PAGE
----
The inclusion of such a variety of people helps to ground the music in its context more fully, and in more variety, than an exclusive focus on performers could. It reminds us that music is not merely something that musicians do: it is something that people listen to, or dance to, something which plays a central role in a community. It also reminds us that the blues means different things to different people. If, as Clifford Geertz famously argued, every participant at a Balinese cockfight interprets the event differently, so too does everyone at a juke joint dance, or a street singer’s performance, or a studio recording. This book, with its variety of voices and their sometimes quite contradictory stories, illustrates this powerfully.

Somewhat disconcertingly, the material is not always consistently presented. Most of the interviews begin on a new page with a new heading, but those in the “Zydeco” section are all run together in a single block, making it hard to tell where one voice stops and the next begins. Many interviews are preceded by introductions giving information about the interviewee, but others have none, presenting the interviewee’s words entirely unmediated. And for some artists there is no interview at all, the book instead changing to a more conventional third-person narrative to describe their role. The effect is somewhat puzzling, perhaps testament to an identity crisis at the heart of Texas Blues. What does the book want to be? Is it a collection of oral histories, presented merely to allow the subjects to tell their stories directly to the reader? In that case, it is hard to see why there are entries for musicians for whom there is no interview material. Alternatively, is it an exhaustive cultural history of Texan blues, told partly in the first person and partly in the third? In that case, the non-interview material does not go far enough. T-Bone Walker and Freddie King, for example, deserve more than just a page or two in such a history. The book would have been more clearly focused had the third-person narratives been restricted to the introductory material, with the bulk of the book devoted only to the interviews.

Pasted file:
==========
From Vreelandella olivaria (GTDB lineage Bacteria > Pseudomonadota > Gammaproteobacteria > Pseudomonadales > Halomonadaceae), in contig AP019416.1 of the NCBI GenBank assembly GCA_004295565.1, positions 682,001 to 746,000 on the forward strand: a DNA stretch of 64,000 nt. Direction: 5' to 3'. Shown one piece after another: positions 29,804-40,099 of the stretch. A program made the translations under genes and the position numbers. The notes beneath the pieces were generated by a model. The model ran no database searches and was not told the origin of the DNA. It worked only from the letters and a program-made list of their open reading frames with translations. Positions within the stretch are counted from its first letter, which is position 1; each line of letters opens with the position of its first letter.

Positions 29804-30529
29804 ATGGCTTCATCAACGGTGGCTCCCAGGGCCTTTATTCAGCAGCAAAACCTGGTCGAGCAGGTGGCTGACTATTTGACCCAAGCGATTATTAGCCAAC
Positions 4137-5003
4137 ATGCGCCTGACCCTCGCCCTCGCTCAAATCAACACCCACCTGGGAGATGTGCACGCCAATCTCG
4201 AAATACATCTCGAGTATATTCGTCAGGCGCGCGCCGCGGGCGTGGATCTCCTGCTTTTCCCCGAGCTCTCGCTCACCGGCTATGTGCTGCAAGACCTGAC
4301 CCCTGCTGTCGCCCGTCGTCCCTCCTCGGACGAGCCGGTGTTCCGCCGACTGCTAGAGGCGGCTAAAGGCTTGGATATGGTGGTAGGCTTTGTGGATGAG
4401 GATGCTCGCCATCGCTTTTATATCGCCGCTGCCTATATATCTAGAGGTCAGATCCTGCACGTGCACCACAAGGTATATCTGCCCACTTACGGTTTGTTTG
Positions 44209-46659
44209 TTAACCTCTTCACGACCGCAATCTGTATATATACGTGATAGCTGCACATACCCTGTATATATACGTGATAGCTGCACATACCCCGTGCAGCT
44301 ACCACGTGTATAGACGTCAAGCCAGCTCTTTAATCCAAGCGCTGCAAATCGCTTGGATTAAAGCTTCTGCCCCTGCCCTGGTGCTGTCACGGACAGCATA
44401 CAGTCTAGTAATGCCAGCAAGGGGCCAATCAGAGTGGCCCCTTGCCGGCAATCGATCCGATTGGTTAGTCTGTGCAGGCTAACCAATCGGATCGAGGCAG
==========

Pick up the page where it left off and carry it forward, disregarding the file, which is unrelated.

Nevertheless, the overall focus is clear enough: it is not on Texan blues as a style of music (it is questionable whether such a style even exists), but on the role that the blues has played, and continues to play, in Texan communities. This book conveys that role brilliantly, and with more conviction and integrity than any conventional history could. Through it, we learn not simply facts (and perhaps a few fictions) about what actually happened. We learn what it meant to people. Govenar conveys the importance of this movingly in the prologue, describing his search for information about Blind Lemon Jefferson, the first great Texan blues singer. When he finally tracks down an old woman who knew Jefferson, she smilingly comments that he has been dead for fifty years, before closing the door in Govenar’s face. And Jefferson drifts through the book like a literary ghost, the subject of anecdotes told by many interviewees, more myth than man. The message is subtle but powerful: whatever facts one might glean about Jefferson’s actual career are less important than the continued effect his story, and even his mere name, have upon people today. Sometimes, what people believe is more important than what actually happened. Some blues scholars, such as Marybeth Hamilton in In Search of the Blues (Cape, 2007) have begun to draw attention to this fact and its role in the creation of blues as myth. By devoting the bulk of Texas Blues to the voices of those involved in the blues at all levels, Govenar does the same thing, though in a very different way. It is this, as well as the sheer quantity and variety of material, that makes this such a valuable book, and one which will undoubtedly be required reading (and a mine of primary sources) for students of the blues for many years to come